First Xai-Xai now Bilene, say developers

2011-07-23 00:00

“I TAKE white people’s land away and you sell yours to them,” President Robert Mugabe apparently told Mozambican President Armando Guebuza.

From what Braam Bruwer, a large property developer and investor in Mozambique, has been told, this conversation took place during a leaders’ summit of the Southern African Development Community in 2004.

 An angry Mugabe threw down a Pam Golding International pamphlet (advertising Bruwer’s La Perla paradise resort on the Bilene lagoon) in front of Guebuza and confronted him about Mozambique’s land policy.

Shortly afterwards Mugabe visited Guebuza at his beach house, 100 metres from Bruwer’s own holiday home. On that occasion Guebuza told Mugabe he would “get the La Perla resort ready” for the elderly Zimbabwean president, according to Bruwer.

“Then last Friday’s incident took place,” Bruwer said.

Bruwer suspects that his erstwhile partner in the resort, Belmiro Malate, the Mozambican ambassador in Japan, is behind the incident. Their partnership dates back to 1994, when Malate was a senior government official.

According to Bruwer, Malate, to whom Bruwer paid thousands of rands to help develop the resort, “cheated and lied” over a period of more than three years. Malate registered the La Perla resort in his own name only.

When Bruwer realised that, Malate apparently back-pedalled and said Bruwer should enter into a 60/40 partnership with him for La Perla and a 50/50 partnership for other similar properties.

That process went awry and the tension between the two led to the occupation last Friday.

“We had millions invested there,” said Bruwer.

He personally employed 1 000 people. Another La Perla investor built a school for 400 children. Water and electricity were laid on for 150 households of the local community.

Two South African doctors who own houses in the resort provide free medical services to the local population.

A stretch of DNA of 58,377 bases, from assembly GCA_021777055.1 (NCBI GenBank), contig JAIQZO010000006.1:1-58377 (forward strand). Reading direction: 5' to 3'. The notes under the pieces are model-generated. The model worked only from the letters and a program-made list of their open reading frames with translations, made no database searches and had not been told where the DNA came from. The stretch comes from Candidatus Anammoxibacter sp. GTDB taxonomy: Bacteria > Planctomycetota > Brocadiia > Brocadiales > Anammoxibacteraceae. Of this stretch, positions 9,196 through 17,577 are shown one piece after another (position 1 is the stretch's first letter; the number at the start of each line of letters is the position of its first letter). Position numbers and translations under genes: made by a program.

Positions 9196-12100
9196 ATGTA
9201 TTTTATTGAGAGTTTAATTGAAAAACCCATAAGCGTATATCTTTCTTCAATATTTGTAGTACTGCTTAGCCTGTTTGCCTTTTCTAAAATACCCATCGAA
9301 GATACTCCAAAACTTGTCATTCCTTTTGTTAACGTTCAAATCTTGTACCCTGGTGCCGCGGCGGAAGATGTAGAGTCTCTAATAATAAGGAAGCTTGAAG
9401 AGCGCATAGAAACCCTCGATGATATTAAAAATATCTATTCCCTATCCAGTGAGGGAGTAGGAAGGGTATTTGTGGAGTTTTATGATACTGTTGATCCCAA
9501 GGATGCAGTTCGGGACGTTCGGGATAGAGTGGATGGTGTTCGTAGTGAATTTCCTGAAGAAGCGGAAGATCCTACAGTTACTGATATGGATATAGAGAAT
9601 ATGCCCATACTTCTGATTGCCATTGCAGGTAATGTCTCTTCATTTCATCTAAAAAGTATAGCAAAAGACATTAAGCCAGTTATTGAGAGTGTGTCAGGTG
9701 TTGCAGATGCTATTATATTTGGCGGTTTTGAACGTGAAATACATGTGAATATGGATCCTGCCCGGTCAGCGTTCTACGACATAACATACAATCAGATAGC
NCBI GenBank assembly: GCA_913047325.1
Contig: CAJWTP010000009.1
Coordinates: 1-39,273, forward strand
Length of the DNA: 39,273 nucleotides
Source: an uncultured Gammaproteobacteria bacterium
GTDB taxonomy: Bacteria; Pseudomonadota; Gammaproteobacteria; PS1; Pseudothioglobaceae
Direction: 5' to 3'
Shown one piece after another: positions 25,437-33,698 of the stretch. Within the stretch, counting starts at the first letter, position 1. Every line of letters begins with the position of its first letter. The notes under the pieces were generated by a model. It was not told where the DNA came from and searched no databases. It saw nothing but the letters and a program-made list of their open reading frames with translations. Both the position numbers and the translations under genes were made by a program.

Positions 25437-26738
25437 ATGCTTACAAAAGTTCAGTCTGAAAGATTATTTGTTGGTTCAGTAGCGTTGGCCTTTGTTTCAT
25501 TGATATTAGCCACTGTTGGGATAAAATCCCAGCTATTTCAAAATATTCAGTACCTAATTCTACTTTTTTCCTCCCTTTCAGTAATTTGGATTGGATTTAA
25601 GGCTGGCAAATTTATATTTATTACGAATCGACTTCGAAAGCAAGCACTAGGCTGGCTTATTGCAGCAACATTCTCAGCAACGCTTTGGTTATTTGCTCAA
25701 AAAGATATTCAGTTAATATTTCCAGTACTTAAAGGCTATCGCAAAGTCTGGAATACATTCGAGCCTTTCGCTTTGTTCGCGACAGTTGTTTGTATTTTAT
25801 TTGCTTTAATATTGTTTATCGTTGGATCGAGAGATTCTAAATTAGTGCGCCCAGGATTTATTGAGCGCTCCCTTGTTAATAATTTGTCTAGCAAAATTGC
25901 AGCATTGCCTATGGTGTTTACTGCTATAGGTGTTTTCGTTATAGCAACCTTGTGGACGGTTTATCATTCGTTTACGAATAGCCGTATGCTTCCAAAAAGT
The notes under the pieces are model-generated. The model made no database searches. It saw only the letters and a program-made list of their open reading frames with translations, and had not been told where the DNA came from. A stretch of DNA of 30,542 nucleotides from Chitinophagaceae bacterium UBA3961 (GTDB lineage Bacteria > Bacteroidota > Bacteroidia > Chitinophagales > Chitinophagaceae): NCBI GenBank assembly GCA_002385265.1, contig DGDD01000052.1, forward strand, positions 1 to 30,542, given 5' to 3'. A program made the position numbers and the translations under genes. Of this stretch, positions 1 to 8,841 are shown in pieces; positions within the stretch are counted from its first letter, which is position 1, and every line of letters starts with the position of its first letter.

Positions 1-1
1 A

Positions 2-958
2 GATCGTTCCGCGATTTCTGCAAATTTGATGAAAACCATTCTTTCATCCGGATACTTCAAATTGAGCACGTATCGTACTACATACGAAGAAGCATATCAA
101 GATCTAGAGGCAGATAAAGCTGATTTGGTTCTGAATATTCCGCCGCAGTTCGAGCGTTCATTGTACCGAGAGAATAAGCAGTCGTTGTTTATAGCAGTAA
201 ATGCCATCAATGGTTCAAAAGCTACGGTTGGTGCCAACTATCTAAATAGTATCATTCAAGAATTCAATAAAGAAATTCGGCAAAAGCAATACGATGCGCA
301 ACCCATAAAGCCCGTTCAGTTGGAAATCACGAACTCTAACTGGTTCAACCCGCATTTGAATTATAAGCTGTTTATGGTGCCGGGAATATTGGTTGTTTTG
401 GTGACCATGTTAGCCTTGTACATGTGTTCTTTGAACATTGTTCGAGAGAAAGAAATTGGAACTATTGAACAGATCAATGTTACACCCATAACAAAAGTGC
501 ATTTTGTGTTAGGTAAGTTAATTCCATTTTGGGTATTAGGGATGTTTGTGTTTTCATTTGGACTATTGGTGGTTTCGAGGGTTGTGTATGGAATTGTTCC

A spokesperson for the Mozambican embassy in Pretoria, Z. Cossa, has rejected Bruwer’s version of the events.

“He [Bruwer] built the houses on the site without the necessary authorisation.”

He would not confirm that Mozambican soldiers and police are still occupying the resort and had evicted the residents.

But Bruwer insists that he has the legal authorisation to build up to 60 homes on the site.

The first of the existing 15 homes were built next to the Bilene lagoon in 1994. Since then the necessary services have been put in place for the future development of a further 30 sites.

The houses that have already been built were erected after the government approved the plans, said Bruwer. “Without that approval it could not have happened.”

“It is not the first time that this has happened. Earlier this year the same thing happened to another South African development near Xai-Xai.”

Asked what these events mean for South African holiday home owners and concession holders in Mozambique, Bruwer said he has just paid R100 000 to advertise holiday homes in Mozambique. “Now I don’t know what to tell people.”

Bruwer said that if the Mozambican government does not reverse the seizures he will “definitely” apply to a South African court to seize Mozambican assets in South Africa.

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